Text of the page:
However, you are still physically creating a new film, so duplicating isn’t as simple or as cheap as it might sound. You also have to ensure that the new film has minimal exposure to the old film during the duplication process, or else the fumes released by the acetic acid could start the process all over again in your new copies.
Alternatively, you could decide to digitize these decaying files, turning them into PDFs or images instead. Processing a large number of film reels or fiche sheets can be time-consuming and expensive, but there’s no risk of further film decay with the end product, and it has the added benefit of making all that information compatible with digital information systems, and thus, with the rest of the world’s systems.
Problem 2 – Redox
Silver is a common component in the chemical soup used to create microfilm, and when it’s exposed to moisture in the air, it tends to oxidize, turning into red or orange splotches on the film. These patches can obscure important information on the microimages and once it’s set in they can’t all be removed.
Solution – Kodak Brown Toner
Unlike Vinegar Syndrome, refilming might not be the best solution. Once the silver spots have developed, the fact that they’re opaque means that any copy images will have black splotches where the silver obscured the light shining through the original film. Instead, painting Kodak’s brown toner onto the film can clear up the newest blemishes, and prevent more from developing. If you catch the problem early, applying the toner can prevent it from ever being a problem in the future, and save you from the cost of re-filming. But most spots are there to stay once they’ve developed, and if you don’t catch the problem early, there’ll be no way to recover the lost information.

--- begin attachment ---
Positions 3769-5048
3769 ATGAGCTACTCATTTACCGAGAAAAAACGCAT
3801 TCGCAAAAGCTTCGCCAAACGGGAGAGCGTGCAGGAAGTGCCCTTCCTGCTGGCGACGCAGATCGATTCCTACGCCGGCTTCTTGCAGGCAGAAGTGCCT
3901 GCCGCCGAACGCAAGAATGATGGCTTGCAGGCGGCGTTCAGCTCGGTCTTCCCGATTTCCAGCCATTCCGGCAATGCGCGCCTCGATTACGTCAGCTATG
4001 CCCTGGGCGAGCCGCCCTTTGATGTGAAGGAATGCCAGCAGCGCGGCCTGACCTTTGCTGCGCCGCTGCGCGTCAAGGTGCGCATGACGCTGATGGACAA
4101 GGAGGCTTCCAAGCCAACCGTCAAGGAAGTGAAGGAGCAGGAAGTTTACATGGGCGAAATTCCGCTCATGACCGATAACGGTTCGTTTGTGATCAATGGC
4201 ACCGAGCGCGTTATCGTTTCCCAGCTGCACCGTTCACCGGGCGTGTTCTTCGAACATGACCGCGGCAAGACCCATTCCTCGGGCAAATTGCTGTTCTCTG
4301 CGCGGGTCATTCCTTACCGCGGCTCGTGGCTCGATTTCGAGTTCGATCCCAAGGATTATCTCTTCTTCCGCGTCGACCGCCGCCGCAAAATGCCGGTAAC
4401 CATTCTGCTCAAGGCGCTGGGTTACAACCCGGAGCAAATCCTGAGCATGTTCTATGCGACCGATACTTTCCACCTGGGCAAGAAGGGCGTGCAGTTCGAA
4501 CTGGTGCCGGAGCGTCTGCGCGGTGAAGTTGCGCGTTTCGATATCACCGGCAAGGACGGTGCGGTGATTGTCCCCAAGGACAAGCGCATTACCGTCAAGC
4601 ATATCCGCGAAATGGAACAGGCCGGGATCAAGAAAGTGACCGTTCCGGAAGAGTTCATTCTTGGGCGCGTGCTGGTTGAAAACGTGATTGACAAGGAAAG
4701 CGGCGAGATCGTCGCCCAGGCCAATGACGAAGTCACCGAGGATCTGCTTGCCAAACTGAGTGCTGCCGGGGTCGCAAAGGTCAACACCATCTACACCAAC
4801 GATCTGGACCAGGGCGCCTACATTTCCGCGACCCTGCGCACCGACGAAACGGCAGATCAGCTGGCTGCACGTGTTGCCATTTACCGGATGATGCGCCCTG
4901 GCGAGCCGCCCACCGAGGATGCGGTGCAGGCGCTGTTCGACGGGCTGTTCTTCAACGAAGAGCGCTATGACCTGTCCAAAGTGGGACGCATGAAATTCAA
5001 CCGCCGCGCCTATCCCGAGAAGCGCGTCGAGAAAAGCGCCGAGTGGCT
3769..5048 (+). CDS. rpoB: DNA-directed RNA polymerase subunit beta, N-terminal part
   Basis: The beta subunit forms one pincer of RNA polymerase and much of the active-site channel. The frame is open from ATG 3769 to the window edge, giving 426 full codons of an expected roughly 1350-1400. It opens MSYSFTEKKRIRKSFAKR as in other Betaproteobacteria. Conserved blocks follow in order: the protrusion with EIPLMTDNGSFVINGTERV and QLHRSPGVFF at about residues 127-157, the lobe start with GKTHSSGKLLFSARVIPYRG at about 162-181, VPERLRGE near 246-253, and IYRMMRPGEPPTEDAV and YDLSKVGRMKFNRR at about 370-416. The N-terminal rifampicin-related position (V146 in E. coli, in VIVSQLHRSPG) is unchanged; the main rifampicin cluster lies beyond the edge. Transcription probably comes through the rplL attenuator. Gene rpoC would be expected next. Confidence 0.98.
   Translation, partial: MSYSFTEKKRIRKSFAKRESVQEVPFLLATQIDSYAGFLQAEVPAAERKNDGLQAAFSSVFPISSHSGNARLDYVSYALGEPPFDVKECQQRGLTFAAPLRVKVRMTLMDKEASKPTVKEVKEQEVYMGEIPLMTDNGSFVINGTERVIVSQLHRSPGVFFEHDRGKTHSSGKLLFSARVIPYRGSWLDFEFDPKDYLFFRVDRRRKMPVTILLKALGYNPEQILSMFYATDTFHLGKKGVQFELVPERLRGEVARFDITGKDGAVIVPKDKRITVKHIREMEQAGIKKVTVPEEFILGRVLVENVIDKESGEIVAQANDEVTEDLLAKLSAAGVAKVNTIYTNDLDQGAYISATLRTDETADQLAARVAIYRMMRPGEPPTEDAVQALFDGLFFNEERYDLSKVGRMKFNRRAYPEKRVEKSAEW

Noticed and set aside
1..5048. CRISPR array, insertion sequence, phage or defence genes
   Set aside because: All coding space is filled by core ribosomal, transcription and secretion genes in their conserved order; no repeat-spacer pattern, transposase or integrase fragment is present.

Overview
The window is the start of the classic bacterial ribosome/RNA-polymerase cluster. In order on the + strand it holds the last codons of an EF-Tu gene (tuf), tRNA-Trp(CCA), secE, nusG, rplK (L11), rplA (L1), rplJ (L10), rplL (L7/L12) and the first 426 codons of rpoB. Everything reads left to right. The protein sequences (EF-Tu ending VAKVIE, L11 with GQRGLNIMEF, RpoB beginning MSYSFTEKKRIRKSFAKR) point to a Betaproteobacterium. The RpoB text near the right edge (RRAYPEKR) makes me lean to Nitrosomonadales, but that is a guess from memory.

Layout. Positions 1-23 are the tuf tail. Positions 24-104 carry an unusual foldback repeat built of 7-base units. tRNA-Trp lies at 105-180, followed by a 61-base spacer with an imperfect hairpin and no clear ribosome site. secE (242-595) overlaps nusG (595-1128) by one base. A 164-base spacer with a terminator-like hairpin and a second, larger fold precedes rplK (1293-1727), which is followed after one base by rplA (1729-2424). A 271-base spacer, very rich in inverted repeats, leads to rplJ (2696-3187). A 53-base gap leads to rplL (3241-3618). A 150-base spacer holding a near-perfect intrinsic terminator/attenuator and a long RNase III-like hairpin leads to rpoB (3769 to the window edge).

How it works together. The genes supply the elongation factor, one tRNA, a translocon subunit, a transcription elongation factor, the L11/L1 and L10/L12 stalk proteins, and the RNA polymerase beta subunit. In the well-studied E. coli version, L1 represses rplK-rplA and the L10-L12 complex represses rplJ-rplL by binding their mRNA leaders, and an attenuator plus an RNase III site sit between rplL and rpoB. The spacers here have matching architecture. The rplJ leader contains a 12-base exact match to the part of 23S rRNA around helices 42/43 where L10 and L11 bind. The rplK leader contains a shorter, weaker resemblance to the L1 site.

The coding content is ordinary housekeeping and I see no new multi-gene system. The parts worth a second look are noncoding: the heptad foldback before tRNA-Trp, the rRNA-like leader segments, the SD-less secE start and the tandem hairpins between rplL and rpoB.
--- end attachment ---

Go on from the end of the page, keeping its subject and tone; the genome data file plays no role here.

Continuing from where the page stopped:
Problem 3 – Embrittlement
Exposure to heat, moisture, or acidic pollutants in the air or storage containers all cause the gradual decay of the plastics that compose the base of the film. As the plastics deteriorate, they release acids that can further damage the film. The result is brittle, inelastic film that can’t bend or twist without breaking or flaking apart.
If your microfilm is stored on reels, then you won’t be able to unroll it without causing irreparable damage to it. If your microfilm is in the less common fiche form, you might be able to scan or refine it as is, but the further along embrittlement is allowed to progress, the more delicate the fiche cards in your sheets will become, making them vulnerable to the slightest twists and bends.